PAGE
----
New Hampshire Homeschool Laws

General Overview of the Homeschooling Laws in New Hampshire

Children in New Hampshire must attend school between the ages of 6 (if they reach that age before September 30 of the current school year) and 18. They can also be exempt from attending a school if they have graduated. If graduating before the age of 18, children can submit a certificate or letter to the New Hampshire Department of Education.

Find out more about homeschool laws in New Hampshire:

To homeschool your child, they must fall within this age range. You must also contact the local school superintendent, keep a portfolio of your child’s work, and have an annual evaluation.

Notification of Intent to Homeschool in New Hampshire

When you start homeschooling, you must send a letter of notification to the school superintendent before the school year starts, if you are withdrawing your child from a public school between years, or your child is not attending public school at all. If you are withdrawing your child from a public school during the school year, you must notify the school and superintendent within 5 days of withdrawing your child. You should send the notification of intent and also keep a copy for yourself.

We have stated that you should notify the resident district superintendent, but you can also notify the commissioner of education or non-public school principal. We recommend going with the superintendent.

Your notification should include the name, address, and date of birth of your child, the name and address of any parents/guardians, a contact number, and the date on which the homeschooling will start.

Once you have sent your initial letter, it is expected that you are going to homeschool each year after and do not need to send a letter of intent for every year which you are homeschooling.

Qualifications Required to Homeschool in New Hampshire

There are no parent/guardian qualifications needed to teach your child in the state of New Hampshire. You are responsible for what you teach your child and how you teach them. There are also no standardized tests needed to display that your child is gaining knowledge, but we recommend that you keep track of your child’s progress to show your local school board.

Number of Days/Hours of Instruction Required for Homeschoolers in New Hampshire

Business times concept people walking overlay with time clock

There are no laws governing the amount of instruction which you need to give to your child each year. When you start the year, you may have to come up with a plan detailing what you are teaching your child and when but there are no laws governing how much tuition time you give to your child.

What Subjects Need to be Covered in Home Education (and for how long) in New Hampshire?

New Hampshire law has no formal requirements when it comes to what subjects you teach your child, but you may be required to come up with a learning plan each year to describe what you are going to teach your child.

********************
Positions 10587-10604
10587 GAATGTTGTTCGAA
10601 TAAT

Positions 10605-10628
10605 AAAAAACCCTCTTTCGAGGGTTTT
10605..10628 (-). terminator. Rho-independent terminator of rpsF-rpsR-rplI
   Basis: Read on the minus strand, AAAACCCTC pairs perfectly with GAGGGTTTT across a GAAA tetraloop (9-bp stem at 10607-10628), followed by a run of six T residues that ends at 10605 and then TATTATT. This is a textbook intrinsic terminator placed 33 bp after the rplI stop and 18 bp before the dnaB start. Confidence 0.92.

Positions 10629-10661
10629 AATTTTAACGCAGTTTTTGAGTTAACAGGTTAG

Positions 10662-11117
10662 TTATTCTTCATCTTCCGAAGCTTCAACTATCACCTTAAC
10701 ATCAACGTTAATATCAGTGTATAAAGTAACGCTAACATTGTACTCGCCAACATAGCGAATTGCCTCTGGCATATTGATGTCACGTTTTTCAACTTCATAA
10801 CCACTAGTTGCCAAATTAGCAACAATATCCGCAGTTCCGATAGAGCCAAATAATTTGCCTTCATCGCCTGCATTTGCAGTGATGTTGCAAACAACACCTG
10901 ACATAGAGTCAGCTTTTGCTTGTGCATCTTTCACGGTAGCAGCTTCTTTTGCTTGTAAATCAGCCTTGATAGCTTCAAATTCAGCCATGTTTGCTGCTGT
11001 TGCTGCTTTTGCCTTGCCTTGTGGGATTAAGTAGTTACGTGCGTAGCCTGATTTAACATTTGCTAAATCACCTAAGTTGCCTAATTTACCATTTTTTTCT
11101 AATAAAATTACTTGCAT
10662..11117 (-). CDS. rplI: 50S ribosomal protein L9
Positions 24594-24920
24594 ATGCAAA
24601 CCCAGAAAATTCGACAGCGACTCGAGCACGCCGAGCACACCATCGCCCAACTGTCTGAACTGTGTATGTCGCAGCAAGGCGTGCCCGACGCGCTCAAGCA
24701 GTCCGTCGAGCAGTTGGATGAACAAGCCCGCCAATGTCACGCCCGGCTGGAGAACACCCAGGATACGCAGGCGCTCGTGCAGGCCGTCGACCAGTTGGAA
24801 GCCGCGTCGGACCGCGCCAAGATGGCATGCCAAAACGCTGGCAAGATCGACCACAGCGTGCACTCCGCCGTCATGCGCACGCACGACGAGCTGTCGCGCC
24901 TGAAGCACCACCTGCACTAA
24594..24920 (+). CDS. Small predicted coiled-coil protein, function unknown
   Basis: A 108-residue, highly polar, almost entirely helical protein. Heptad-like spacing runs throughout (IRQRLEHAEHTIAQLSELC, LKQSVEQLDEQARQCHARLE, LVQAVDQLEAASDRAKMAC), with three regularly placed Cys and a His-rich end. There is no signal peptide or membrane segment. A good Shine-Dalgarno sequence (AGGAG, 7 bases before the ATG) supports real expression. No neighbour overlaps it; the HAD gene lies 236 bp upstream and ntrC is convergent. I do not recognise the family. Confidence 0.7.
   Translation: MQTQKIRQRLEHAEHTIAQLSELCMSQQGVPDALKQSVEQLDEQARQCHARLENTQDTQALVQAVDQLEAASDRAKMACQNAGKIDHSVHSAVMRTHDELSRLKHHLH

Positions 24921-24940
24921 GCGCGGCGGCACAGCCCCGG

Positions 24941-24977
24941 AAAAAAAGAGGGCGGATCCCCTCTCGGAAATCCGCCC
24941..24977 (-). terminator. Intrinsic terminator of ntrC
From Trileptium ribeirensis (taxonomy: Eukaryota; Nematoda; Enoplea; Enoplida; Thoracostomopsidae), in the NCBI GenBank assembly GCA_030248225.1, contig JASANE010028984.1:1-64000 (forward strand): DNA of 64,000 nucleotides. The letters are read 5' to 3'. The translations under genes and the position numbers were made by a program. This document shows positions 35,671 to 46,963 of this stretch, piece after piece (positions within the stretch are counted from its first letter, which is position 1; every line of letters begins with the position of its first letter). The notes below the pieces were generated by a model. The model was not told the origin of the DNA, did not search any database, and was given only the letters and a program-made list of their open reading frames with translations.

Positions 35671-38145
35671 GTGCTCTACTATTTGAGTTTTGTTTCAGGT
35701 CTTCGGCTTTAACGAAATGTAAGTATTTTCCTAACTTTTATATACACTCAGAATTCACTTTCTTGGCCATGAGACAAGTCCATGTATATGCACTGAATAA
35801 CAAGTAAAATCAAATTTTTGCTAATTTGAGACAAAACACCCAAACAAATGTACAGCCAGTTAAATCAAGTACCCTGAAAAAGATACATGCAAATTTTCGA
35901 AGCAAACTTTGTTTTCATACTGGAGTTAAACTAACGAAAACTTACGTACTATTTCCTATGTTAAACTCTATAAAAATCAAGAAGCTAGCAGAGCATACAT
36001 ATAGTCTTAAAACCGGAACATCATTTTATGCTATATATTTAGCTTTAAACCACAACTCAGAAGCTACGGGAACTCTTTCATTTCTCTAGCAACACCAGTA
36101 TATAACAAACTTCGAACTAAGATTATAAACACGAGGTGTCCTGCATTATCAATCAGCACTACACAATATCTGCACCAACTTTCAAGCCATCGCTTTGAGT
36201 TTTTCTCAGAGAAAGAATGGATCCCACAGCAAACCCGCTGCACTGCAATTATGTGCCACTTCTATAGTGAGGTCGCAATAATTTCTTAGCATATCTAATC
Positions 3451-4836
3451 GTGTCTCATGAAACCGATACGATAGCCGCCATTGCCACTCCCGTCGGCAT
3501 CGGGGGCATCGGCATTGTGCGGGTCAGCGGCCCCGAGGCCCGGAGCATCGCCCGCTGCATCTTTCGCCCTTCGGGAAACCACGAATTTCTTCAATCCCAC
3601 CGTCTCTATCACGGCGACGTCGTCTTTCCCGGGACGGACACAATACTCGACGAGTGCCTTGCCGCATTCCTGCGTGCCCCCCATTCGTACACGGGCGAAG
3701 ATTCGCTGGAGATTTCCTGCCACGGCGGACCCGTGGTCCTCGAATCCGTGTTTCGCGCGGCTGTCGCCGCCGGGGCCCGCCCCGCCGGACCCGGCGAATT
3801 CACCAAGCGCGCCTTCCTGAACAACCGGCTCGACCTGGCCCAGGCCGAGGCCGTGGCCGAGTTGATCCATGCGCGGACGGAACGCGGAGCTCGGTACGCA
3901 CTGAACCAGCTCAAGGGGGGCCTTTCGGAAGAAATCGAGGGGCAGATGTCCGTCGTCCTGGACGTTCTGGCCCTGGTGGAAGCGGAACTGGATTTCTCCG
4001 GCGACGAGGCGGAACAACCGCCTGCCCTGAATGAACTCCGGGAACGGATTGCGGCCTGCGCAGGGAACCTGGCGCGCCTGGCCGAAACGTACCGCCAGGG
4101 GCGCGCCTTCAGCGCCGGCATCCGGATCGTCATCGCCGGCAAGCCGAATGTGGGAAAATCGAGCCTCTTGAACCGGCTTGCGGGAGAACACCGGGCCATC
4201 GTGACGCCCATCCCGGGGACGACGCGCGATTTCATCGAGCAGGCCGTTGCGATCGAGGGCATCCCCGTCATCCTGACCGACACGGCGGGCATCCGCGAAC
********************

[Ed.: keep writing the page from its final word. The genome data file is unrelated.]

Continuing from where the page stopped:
You are not required to teach any specific subjects in any given year.

What are the Recordkeeping Requirements for Homeschoolers in New Hampshire?

Parents are required to keep a portfolio of their child’s work each year and keep these records for two years. The portfolio is the property of the parents and does not need to be submitted if requested by the superintendent or district for review.

This portfolio should keep a log of all reading materials used by your child and a record of the child’s work related to the homeschooling curriculum. There are no guidelines to dictate how much work should be in the portfolio but it is handy for evaluation purposes, and it is recommended that you have two pages for each subject inserted at three different times of the year (six pages total for each subject).

You are also required to have your child evaluated each year. There are a few methods for evaluation, and the portfolio can be handy in these circumstances. A certified teacher can evaluate your child. Your child can also take a national student achievement test. Your child can also be evaluated in any other way which the parents and the superintendent/school board agree upon at the start of the homeschool year.

You should then keep this evaluation on file should you need to prove that your child is learning as a homeschooler.

Is Part-time Enrollment Permitted in New Hampshire?

Enroll Sign Up Register Road Word Registration 3d Illustration

Yes. Under New Hampshire education law, your child can be partially enrolled in public school. This means that your child can take regular school classes as part of their homeschooling education and can split their time between home and school (as long as the school offers this).

Homeschoolers are also eligible to participate in extracurricular activities in public schools. Any homeschoolers who live with a disability are also eligible for services through their local public school (the same services which students with disabilities would receive if they were enrolled in public school).

You should submit a letter of intent if you wish for your child to participate in any public school programs.

Are Homeschoolers Permitted to Participate in Extracurricular Activities in New Hampshire?

Yes, and it is encouraged. Homeschool children are permitted to participate in any other extracurricular activities, whether it be with a public school or another organization.

To receive more information about the homeschooling laws in the State of New Hampshire, you may want to visit the Christian Home Educators of New Hampshire website.

Leave a Comment